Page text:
Being seen is more complicated. What you wear is just important as your lighting.

Wearing bright coloured clothing is the goal but it isn’t as simple as that. I wear pants that are weather proof. Problem is they come in two colours, black and blue. I’m sure if you hunt for them you can find yellow and orange ones. My jacket shell is a bright blue with reflectors. I go a step further. I wear a reflective construction vest at night. Other cyclists in Moncton, New Brunswick now wear them as well. I’ve seen a cyclist there dressed exactly as I did when I rode there one night. I would recommend reflective armbands and especially leg bands, which give a lot of movement.

For lighting I will skimp on my headlight but not my taillight. Get a good one with several different flash modes if possible.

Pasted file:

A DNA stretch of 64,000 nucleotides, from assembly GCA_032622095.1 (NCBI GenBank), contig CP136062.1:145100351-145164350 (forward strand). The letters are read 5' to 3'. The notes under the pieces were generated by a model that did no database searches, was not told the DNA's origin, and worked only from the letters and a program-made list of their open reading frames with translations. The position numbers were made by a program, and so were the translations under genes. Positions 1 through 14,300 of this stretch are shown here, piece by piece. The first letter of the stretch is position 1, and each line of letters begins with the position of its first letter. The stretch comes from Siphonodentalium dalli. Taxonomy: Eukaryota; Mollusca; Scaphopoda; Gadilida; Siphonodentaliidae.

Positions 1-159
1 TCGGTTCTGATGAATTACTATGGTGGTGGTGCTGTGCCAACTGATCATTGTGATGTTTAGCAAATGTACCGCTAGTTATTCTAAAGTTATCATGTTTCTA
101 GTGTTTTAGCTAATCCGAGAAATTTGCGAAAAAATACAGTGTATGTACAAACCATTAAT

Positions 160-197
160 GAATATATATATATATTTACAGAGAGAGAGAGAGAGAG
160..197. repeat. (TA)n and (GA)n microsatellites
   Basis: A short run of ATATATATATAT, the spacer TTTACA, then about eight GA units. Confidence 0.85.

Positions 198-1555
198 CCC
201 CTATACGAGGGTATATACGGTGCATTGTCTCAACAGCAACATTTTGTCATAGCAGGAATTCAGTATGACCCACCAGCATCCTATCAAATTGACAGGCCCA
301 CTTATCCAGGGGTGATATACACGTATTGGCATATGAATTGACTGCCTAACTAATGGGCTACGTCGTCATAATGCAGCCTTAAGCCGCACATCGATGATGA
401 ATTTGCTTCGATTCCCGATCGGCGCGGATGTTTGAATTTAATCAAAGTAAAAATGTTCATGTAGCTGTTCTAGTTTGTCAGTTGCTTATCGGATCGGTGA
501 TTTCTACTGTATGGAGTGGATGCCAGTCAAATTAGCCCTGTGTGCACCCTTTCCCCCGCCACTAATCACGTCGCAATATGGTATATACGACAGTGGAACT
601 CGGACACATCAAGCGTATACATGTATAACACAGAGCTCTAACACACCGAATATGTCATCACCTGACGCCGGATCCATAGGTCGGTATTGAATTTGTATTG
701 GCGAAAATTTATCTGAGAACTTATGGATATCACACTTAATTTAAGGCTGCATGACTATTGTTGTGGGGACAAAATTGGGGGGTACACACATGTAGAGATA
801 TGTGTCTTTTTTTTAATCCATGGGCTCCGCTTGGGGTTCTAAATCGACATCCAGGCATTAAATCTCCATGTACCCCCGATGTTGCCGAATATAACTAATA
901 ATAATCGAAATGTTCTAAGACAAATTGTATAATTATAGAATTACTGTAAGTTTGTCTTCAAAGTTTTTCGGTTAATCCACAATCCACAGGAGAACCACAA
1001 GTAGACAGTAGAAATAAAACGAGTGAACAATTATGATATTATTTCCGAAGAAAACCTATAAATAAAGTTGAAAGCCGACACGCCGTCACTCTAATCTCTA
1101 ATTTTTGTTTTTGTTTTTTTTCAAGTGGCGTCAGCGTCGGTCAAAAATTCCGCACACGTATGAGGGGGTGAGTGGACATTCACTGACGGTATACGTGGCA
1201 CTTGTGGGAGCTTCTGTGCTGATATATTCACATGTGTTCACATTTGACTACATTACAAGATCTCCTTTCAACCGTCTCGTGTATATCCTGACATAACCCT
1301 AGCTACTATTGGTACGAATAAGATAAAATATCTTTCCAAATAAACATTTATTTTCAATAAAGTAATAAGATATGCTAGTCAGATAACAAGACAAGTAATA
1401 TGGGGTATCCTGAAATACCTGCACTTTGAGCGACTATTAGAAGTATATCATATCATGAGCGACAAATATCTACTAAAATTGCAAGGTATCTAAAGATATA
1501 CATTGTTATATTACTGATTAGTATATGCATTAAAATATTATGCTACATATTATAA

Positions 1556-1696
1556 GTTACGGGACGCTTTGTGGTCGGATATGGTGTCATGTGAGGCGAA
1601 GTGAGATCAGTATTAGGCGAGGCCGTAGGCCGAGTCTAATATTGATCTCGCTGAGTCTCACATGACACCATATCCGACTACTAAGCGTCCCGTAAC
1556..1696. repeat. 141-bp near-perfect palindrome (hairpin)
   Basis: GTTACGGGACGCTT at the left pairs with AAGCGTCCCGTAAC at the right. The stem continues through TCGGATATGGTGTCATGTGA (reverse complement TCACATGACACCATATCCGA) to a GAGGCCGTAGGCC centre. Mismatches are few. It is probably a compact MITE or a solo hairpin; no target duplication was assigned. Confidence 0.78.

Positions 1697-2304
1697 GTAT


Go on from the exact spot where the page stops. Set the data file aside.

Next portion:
There is some divided opinion on flashing lights. There are cases when drunk or very sleepy drivers will steer into a flashing light. They shouldn’t be on the road at all but let it serve to make you more alert while riding at night.

I think the flashing taillight is a must especially riding in the city. In my experience the steady small red light will get tuned out by drivers or get lost amoung all the other red lights that are out there on the road at night. The flashing headlight is just annoying. It will warn drivers that you are there but I’m paranoid enough that if I don’t think they see me I stop and just let them go. The flashing headlight won’t make any difference in that instance.

Night riding is not for everyone. It does take a great deal more alertness than riding during the day. I don’t want to overstate the risks. I’ve been night riding for years without incident.